Today Current Affairs:28th June 2022 for UPSC IAS exams, State PSC exams, SSC CGL, State SSC, RRB, Railways, Banking Exam & IBPS, etc
Table of Contents
Microplastics In Antarctica:
For the first time, microplastics have been found in freshly fallen snow in Antarctica
- Researchers collected snow samples from 19 sites in the Ross Island region of Antarctica and found that all contained microplastics.
- While microplastics have been found across the world, from the world’s deepest ocean floors to the peak of Mount Everest, researchers say that this is the first time that they have been found in freshly fallen snow in Antarctica.
- These particles, due to their light weight and low density, might have travelled through air from more than 6,000 km away.
- However, there is also a possibility that the human presence in Antarctica created a microplastic ‘footprint’
- It shows that the spread of microplastics is so widespread, that even the remotest and least habitable places in the world are now infested by these particles.
- Microplastics are not biodegradable and can be toxic for plants and animals.
- The microplastics deposited in ice and snow can accelerate the melting of the cryosphere — regions where water is in solid form, like the planet’s North and South Poles. Dark-coloured microplastics are better at absorbing sunlight and retain more heat.
- Microplastics are tiny plastic debris that are smaller than 5 mm in length, tinier than even a grain of rice. There are two types of microplastics.
- Primary microplastics are tiny particles that are purposely designed as such for commercial use, like in cosmetics, nurdles-plastic pellets used in industrial manufacturing and in fibres from synthetic textiles like nylon.
- Secondary microplastics are formed through the degradation of larger plastic items like bottles, fishing nets and plastic bags.
- This occurs through exposure to the environment, like radiation from the sun, wind and ocean waves.
14th BRICS Summit:
Prime Minister of India attended the 14th BRICS summit which was virtually hosted by China.
- Theme of the 14th BRICS Summit: Foster High-quality BRICS Partnership, Usher in a New Era for Global Development.
- BRICS Plus virtual conference was also held as part of the main meeting with ministers from countries, including the UAE, Saudi Arabia, Egypt, Kazakhstan, Indonesia, Argentina, Nigeria, Senegal, and Thailand.
Highlights of the Summit:
- It states that BRICS supports talks between Russia and Ukraine.
- The grouping is willing to support the United Nations’ and the International Committee of the Red Cross’s (ICRC) efforts to deliver humanitarian aid to Ukraine.
- Countries also expressed concerns about the situation in Taliban-held Afghanistan.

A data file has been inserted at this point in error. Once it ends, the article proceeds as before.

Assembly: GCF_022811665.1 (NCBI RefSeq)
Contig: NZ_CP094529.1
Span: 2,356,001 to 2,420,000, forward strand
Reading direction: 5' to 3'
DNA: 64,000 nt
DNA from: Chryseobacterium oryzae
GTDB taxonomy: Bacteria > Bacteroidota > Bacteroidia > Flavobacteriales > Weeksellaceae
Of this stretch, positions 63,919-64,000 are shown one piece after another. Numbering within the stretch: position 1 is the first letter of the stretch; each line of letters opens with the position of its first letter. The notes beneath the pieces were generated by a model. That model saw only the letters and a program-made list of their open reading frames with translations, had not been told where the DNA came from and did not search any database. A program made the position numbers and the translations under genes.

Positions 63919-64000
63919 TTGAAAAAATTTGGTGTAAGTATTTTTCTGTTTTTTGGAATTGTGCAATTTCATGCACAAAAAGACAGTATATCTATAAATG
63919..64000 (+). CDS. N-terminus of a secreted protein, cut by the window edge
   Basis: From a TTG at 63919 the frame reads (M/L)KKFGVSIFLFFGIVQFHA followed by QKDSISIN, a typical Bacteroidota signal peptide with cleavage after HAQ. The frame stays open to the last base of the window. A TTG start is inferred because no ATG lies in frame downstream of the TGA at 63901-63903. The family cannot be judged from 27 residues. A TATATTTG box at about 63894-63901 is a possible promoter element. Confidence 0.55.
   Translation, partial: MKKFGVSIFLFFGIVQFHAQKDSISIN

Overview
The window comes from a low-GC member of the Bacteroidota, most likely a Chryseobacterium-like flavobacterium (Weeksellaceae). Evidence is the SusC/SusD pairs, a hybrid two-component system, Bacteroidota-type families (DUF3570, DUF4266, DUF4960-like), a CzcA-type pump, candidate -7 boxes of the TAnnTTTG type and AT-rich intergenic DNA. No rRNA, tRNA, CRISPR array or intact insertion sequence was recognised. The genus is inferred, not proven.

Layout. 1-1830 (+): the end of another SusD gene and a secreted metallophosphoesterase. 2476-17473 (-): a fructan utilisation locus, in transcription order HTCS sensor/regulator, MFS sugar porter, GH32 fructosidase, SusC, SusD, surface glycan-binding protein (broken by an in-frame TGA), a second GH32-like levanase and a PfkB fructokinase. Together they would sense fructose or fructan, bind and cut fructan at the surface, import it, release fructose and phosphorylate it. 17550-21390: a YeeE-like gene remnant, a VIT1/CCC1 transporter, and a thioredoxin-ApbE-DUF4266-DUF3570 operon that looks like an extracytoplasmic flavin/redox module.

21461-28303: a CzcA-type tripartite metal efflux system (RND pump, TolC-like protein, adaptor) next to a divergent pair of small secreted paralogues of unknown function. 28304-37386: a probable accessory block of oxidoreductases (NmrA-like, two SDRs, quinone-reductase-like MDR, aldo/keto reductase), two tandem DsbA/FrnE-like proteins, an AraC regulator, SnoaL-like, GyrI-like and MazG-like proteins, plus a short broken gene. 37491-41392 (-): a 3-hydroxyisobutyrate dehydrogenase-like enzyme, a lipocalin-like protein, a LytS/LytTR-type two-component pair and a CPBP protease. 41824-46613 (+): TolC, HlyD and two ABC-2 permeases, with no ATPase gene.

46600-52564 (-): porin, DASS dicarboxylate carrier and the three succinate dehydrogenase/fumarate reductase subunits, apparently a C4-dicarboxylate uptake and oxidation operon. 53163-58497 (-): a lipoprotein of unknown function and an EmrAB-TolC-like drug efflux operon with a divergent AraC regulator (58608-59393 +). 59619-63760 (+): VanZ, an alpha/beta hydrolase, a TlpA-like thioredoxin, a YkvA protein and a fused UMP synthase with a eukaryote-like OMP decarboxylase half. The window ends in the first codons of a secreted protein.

- Concerns over the humanitarian situation in and around Ukraine and expressed their support to efforts of the UN Secretary-General, UN Agencies and International Committee of the Red Cross (ICRC) to provide humanitarian assistance in accordance with the basic principles of humanity, neutrality and impartiality.
- While discussing terrorism and terror cooperation, the BRICS countries said that only the UN Security council has the authority for imposing sanctions.
- On Afghanistan, BRICS countries called for “Afghanistan authorities to achieve national reconciliation through dialogue and negotiation, and to establish a broad-based and inclusive and representative political structure”, adding that Afghan territory must not be used to shelter terrorists or attack any other country.
- The BRICS Initiative on Denial of Safe Haven to Corruption aims to further strengthen anti-corruption capacity building through education and training programs and enhance anti-corruption exchanges and cooperation within multilateral frameworks.
- The declaration welcomed the establishment of the Digital Economy Working Group by upgrading the E-commerce Working Group.
- And the BRICS nations have agreed to promote consumer protection in e-commerce by advancing the implementation of BRICS Framework for Consumer Protection in E-commerce.
- The summit also expressed concern over the serious drug situation in the world. BRICS declaration appreciate BRICS Anti-Drug Working Group’s active role in combating transnational drug trafficking and promoting global drug governance and will further strengthen drug control cooperation.
West Bengal has made an outstanding example by utilising Water Hyacinth, an obnoxious aquatic weed plant to develop small-scale cottage industry that is both financially rewarding as well as environmentally friendly in approach.
- Water hyacinth, scientifically known as Eichhornia crassipes Mart. (Pontederiaceae), is an aquatic weed common in waterbodies across South Asia, including India.
- This is not an indigenous species but was introduced to India during the British colonial rule as an ornamental aquatic plant from South America.
- The plant produces beautiful purple flowers that have high aesthetic value.
- This simple, floating aquatic plant, unfortunately, is also an obnoxious weed that has been suffocating surface freshwater sources like rivers, rivulets, streams, ponds, dams, lakes and bogs, making the waterbodies unsuitable for commercial fishery, transportation and recreation.
- The plant is a prolific vegetable matter-producer and has the ability to choke out any closed waterbody at an astonishing rate.